When considering a dehumidifier for your crawl space, the cost of the unit is not the cost that must be considered. Dehumidifiers are essentially self-contained air conditioners and use the equivalent electricity. A crawl space dehumidifier can be an effective way to reduce the moisture in your crawl space, but it can also rapidly become an expensive proposition.
A good vapor barrier can go a long way toward keeping any moisture in your crawl space from entering your home. Vapor barriers are installed on the floor joists, or ceiling of the crawl space, and work to insulate the house. This traps moisture in the crawl space, where it can be more easily dealt with through ventilation and, if need be, a dehumidifier.
There are many commercial materials available that can be rolled out on the ground in your crawl space to prevent moisture from rising up from the ground. The ground cover can then be covered with gravel to weigh it down and further prevent moisture accumulation and any pooling on the cover.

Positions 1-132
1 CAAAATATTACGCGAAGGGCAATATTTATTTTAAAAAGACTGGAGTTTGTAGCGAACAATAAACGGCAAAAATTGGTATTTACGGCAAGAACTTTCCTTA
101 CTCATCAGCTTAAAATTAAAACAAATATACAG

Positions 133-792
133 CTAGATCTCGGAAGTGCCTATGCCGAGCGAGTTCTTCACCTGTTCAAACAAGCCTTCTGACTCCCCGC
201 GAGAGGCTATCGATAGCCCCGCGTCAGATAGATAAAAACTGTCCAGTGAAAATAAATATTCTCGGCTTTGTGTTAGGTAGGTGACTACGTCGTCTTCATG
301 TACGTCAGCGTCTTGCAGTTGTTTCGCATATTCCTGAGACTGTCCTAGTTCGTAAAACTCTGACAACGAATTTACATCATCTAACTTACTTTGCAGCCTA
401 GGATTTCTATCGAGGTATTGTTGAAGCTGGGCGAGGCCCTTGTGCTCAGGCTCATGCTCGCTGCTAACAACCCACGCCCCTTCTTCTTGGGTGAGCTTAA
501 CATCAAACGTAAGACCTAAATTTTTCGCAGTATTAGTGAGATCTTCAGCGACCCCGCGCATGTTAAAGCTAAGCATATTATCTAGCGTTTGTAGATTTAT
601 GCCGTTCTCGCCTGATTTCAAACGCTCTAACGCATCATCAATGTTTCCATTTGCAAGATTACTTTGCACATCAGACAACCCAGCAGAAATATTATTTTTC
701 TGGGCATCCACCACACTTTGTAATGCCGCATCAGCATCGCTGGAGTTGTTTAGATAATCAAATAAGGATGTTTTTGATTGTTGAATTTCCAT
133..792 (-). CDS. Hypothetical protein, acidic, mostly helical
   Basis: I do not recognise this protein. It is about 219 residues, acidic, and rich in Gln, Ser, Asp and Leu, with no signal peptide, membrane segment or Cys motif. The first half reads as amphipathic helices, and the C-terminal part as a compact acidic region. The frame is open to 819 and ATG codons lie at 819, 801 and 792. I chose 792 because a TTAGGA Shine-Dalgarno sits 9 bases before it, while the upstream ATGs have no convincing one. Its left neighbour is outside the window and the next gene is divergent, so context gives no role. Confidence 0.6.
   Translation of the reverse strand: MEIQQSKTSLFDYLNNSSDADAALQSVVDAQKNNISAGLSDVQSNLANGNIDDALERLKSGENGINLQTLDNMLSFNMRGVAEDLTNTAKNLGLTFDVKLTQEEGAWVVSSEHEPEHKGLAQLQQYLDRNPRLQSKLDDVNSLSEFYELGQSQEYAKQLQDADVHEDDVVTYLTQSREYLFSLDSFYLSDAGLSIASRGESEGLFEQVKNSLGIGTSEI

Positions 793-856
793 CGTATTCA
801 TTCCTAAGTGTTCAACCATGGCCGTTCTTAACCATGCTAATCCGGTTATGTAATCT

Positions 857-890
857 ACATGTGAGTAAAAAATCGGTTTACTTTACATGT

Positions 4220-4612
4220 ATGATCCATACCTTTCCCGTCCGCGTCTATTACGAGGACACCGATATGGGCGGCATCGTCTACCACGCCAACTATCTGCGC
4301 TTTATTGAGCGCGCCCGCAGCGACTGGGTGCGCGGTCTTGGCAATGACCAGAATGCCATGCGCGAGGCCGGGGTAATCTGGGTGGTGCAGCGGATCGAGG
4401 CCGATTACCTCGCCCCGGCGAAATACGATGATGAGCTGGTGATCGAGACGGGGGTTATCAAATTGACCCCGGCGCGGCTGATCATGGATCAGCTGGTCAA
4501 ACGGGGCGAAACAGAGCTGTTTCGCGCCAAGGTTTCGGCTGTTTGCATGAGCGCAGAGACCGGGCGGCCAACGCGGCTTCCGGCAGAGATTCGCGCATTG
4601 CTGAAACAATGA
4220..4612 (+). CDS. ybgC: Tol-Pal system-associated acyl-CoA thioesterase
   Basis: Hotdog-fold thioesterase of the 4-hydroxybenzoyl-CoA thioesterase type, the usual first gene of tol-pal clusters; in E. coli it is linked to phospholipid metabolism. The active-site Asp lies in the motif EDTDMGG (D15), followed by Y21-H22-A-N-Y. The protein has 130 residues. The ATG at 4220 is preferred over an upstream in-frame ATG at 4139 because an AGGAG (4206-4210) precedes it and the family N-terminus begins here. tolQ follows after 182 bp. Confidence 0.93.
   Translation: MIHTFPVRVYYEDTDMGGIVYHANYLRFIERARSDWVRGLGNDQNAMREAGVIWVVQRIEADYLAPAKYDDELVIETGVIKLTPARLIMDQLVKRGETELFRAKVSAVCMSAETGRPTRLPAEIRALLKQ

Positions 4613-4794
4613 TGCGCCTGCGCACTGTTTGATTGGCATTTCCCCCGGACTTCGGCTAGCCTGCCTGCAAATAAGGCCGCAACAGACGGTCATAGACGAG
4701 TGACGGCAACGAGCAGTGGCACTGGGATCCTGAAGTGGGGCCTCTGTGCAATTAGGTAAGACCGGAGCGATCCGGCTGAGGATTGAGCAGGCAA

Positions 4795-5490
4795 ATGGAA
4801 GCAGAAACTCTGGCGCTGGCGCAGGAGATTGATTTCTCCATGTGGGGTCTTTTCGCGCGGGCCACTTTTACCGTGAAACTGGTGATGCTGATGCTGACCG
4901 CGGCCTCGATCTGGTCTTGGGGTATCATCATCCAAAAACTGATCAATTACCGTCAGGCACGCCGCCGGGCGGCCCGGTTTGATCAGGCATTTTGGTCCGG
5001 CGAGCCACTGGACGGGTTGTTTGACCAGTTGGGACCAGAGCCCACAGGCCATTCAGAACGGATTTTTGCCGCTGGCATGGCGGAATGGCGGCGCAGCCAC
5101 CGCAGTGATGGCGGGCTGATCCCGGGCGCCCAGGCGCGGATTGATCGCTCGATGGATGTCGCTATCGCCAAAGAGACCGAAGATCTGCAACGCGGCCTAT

If standing water is a problem in your crawl space, a dehumidifier is not the most cost-effective way to go about removing the water. A sump pump installation can work to prevent the water from rising into your crawl space, in a similar fashion to how a sump pump will keep a basement from flooding.
If all else fails and a dehumidifier is necessary, you cannot use a household dehumidifier. Crawl space dehumidifiers are designed to operate at temperatures lower than standard units. A crawl space dehumidifier will need a drain line, as you will not want to have to climb down to the unit every few hours to change the condensation catch. Make sure the unit you purchase is rated for your crawl space's square footage.
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